We use cookies to ensure that this website functions properly. Click “Yes” to accept all cookies. This allows you to watch videos too. Want to know more or change your settings? Go to privacy and cookies.

Direct naar content

Working together to promote safe access to water and sanitation during Covid-19 and beyond

31 March 2022

The City of Cape Town’s Water and Sanitation Directorate, the University of the Western Cape, the Vrije Universiteit Amsterdam and World Waternet Amsterdam have formed a training partnership to work jointly on water and sanitation challenges in South Africa.

DSC_1138 (2).jpgV.l.n.r: Kees van der Lugt (World Waternet), Judith Kolen (World Waternet), Jan Jorrit Hasselaar (VU Amsterdam), Geordin Hill-Lewis (Mayor of Cape Town) and Nichola Walker-Woodard (Kingdom of the Netherlands in South Africa).

The partnership is funded by the Nuffic's Orange Knowledge Programme (), a Dutch non-profit organisation for internationalisation in education. The programme is funded by the Dutch Ministry of Foreign Affairs. The partnership is one of the results of the Amsterdam Agreement signed during the Amsterdam International Water Week 2019 and the VU Amsterdam-symposium ‘Water in Times of Climate Change - a values-driven dialogue’.

The focus of the partnership is implementing the first of The Cape Town Water Strategy’s five commitments: ‘Safe access to water and sanitation’ and addresses the current Covid-19 pandemic. The training programme sought to facilitate interdisciplinary capacity building through peer-to-peer learning, knowledge exchange and interaction with engaged academics and other experts from South Africa and the Netherlands.

The shared journey

Implementation of The Cape Town Water Strategy () can be seen as a journey. This project was part of that journey for over one year. The journey included inspiring dialogues, knowledge exchange and trust building as an important building block for collaboration and implementation of the water strategy. It started with getting to know each other online, through sessions, webinars and training, and ended with a paddle tour on World Water Day through the Zandvlei river basin in South Africa.

The Mayor of Cape Town, Geordin Hill-Lewis, The Khayelitsha Canoe club and representatives of the University of Cape Town, VU Amsterdam and World Waternet joined the tour to raise awareness and share the aspiration of healthy and swimmable waterways in Cape Town. The Mayor shared his ambitions to take the necessary measures for improved access to drinking water and sanitation and to reduce water pollution in Cape Town’s river basins. The valuable role of partnerships was highlighted on Cape Town’s journey to becoming a water sensitive city. Amsterdam served as an inspiring example: it took the city over 40 years to become a swimmable and liveable city, which resulted in 2014 with a yearly Amsterdam City Swim ().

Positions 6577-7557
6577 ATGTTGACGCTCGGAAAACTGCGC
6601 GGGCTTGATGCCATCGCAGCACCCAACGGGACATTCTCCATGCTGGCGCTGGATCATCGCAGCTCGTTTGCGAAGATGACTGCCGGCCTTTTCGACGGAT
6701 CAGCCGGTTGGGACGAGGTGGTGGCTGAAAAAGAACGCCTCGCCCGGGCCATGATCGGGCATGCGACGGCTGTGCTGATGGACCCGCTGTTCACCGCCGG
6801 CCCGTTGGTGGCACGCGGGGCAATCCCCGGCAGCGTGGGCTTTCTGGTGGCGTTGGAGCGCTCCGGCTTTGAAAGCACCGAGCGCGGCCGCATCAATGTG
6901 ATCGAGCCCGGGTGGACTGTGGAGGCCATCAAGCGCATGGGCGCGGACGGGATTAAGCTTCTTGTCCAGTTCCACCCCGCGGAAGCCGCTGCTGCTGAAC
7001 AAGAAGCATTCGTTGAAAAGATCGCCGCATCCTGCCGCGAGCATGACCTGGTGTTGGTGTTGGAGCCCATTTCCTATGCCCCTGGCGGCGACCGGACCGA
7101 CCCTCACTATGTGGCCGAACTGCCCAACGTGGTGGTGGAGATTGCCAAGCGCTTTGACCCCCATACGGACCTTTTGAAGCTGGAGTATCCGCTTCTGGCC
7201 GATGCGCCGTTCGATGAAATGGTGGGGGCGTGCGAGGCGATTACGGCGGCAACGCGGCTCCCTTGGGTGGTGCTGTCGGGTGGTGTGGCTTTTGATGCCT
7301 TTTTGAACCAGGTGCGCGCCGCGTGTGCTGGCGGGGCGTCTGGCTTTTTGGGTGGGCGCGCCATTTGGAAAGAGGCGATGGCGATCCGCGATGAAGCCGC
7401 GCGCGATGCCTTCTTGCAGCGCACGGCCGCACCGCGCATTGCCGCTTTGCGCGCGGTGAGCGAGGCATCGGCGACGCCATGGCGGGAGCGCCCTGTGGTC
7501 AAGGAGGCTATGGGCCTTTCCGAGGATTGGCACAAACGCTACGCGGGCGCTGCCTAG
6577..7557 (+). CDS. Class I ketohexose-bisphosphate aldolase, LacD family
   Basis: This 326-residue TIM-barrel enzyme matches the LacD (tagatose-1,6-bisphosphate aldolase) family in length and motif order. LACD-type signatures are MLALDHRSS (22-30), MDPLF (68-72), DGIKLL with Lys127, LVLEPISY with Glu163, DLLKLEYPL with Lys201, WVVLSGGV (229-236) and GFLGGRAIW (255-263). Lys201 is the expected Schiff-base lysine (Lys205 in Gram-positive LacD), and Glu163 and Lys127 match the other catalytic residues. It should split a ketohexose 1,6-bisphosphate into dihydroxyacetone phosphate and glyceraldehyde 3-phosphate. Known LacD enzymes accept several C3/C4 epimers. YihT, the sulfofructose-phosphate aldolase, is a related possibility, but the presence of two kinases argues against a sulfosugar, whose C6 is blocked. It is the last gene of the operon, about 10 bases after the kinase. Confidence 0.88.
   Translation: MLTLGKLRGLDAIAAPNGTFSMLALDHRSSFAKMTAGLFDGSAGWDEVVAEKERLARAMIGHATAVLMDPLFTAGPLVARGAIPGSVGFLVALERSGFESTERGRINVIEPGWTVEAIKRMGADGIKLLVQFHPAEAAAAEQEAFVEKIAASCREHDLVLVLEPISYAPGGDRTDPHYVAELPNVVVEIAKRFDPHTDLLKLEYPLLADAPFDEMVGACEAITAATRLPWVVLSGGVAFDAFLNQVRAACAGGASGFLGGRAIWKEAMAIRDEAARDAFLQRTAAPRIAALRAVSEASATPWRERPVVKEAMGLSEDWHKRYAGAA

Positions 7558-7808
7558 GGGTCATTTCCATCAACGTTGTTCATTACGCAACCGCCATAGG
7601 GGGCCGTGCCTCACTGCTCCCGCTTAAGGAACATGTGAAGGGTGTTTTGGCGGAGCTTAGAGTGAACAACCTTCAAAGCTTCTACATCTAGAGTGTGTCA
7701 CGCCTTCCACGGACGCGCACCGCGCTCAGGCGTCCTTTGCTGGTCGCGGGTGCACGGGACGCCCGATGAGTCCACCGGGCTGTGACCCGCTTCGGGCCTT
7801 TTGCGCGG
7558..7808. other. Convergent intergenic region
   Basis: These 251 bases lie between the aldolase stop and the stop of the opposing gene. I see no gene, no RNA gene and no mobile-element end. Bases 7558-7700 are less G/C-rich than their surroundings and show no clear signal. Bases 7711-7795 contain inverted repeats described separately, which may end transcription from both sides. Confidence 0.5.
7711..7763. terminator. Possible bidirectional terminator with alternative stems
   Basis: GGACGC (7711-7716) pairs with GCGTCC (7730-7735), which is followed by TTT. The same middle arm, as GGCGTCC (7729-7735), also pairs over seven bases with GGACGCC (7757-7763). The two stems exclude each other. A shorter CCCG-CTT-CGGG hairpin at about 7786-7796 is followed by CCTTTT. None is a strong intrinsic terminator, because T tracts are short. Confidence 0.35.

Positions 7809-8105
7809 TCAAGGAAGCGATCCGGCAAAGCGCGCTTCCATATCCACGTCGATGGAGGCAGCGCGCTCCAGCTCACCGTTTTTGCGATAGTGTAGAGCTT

Peddle Journey collage.pngSymbolic paddle tour on World Water Day through the Zandvlei river basin.


Within the partnership, three inspirational 2-pagers were developed, summarising the key results and way forward to promote safe access to water and sanitation.

  1. Platforms for Community Enrolment: Principles and criteria for a platform to support a shifting policy paradigm from community consultation/participation to community enrolment/co-creation.
  2. Storytelling in Community Development: Plea to integrate narratives/voices of the community in community development programmes. Based on research and publications on storytelling/community perspectives on water and sanitation as done by John Enqvist and John Klaassen (University of the Western Cape).
  3. Video message from Archbishop Thabo Makgoba, successor Desmond Tutu: Invitation to the City of Cape Town to design a ‘Water & Toilet Indaba’ together to simulate trust and inclusion, a (safe space) platform of taking together courageous conversations and actions, build trust and celebrate the dream in the present.

On 18 March 2022, a closing seminar took place at the head office of the City of Cape Town’s Water and Sanitation Directorate (), which underlined the necessity of a transition to community enrolment and responded positively by or to the invitation of Archbishop Thabo to explore a water and toilet indaba.

International Community of Practice

One of the focus areas within the partnership was knowledge exchange via the experiences of international utilities who are dealing with comparable challenges. For that reason the state-owned water and sanitation company of Buenos Aires (Agua y Saneamientos Argentinos, AySa ()), the watercycle company of Medellín, Colombia (Empresas Públicas de Medellín, EPM Water ()), and the Government of Jakarta were invited to participate in the working sessions. At the closing seminar the City of Cape Town, AySa and EPM decided to extend their cooperation and look for a way they can maintain a community of practice on water and sanitation in informal settlements.

Training in Community Engagement

As part of the partnership, a training was developed focusing on capacity building of public officials responsible for water and sanitation in informal settlements. Safety and social economic issues are the most pressing problems surrounding sanitation in the informal settlements. One of the results of this tailor-made training was the increased level of trust and cooperation between participants and consensus on a list of long-term and short-term measures to improve community engagement. On 17 March 2022, 21 city officials who enrolled for the University of the Western Cape's Community Engagement course, graduated during a ceremony held at the City Hall in Cape Town.

CoCT ceremony 2.jpgAll pictures by The City of Cape Town.